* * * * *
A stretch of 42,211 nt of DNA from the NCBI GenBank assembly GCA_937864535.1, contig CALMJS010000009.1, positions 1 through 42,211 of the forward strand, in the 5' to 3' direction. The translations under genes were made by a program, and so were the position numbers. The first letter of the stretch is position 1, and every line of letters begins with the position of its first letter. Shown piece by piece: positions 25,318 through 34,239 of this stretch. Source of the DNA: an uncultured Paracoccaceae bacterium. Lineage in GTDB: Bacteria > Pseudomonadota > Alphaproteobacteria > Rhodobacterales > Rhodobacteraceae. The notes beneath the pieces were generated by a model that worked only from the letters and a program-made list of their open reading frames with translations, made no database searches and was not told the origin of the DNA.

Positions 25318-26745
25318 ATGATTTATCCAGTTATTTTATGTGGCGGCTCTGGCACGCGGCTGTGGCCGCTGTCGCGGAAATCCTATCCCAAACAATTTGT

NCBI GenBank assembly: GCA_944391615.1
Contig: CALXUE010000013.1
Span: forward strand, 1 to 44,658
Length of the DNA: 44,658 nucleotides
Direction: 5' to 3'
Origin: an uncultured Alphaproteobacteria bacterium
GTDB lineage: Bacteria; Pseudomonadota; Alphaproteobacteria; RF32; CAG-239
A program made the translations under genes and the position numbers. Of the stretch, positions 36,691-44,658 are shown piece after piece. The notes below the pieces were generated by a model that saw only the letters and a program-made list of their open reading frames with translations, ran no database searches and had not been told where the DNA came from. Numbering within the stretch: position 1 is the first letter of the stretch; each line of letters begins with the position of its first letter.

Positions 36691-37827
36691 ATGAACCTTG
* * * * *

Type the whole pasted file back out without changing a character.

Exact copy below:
A stretch of 42,211 nt of DNA from the NCBI GenBank assembly GCA_937864535.1, contig CALMJS010000009.1, positions 1 through 42,211 of the forward strand, in the 5' to 3' direction. The translations under genes were made by a program, and so were the position numbers. The first letter of the stretch is position 1, and every line of letters begins with the position of its first letter. Shown piece by piece: positions 25,318 through 34,239 of this stretch. Source of the DNA: an uncultured Paracoccaceae bacterium. Lineage in GTDB: Bacteria > Pseudomonadota > Alphaproteobacteria > Rhodobacterales > Rhodobacteraceae. The notes beneath the pieces were generated by a model that worked only from the letters and a program-made list of their open reading frames with translations, made no database searches and was not told the origin of the DNA.

Positions 25318-26745
25318 ATGATTTATCCAGTTATTTTATGTGGCGGCTCTGGCACGCGGCTGTGGCCGCTGTCGCGGAAATCCTATCCCAAACAATTTGT

NCBI GenBank assembly: GCA_944391615.1
Contig: CALXUE010000013.1
Span: forward strand, 1 to 44,658
Length of the DNA: 44,658 nucleotides
Direction: 5' to 3'
Origin: an uncultured Alphaproteobacteria bacterium
GTDB lineage: Bacteria; Pseudomonadota; Alphaproteobacteria; RF32; CAG-239
A program made the translations under genes and the position numbers. Of the stretch, positions 36,691-44,658 are shown piece after piece. The notes below the pieces were generated by a model that saw only the letters and a program-made list of their open reading frames with translations, ran no database searches and had not been told where the DNA came from. Numbering within the stretch: position 1 is the first letter of the stretch; each line of letters begins with the position of its first letter.

Positions 36691-37827
36691 ATGAACCTTG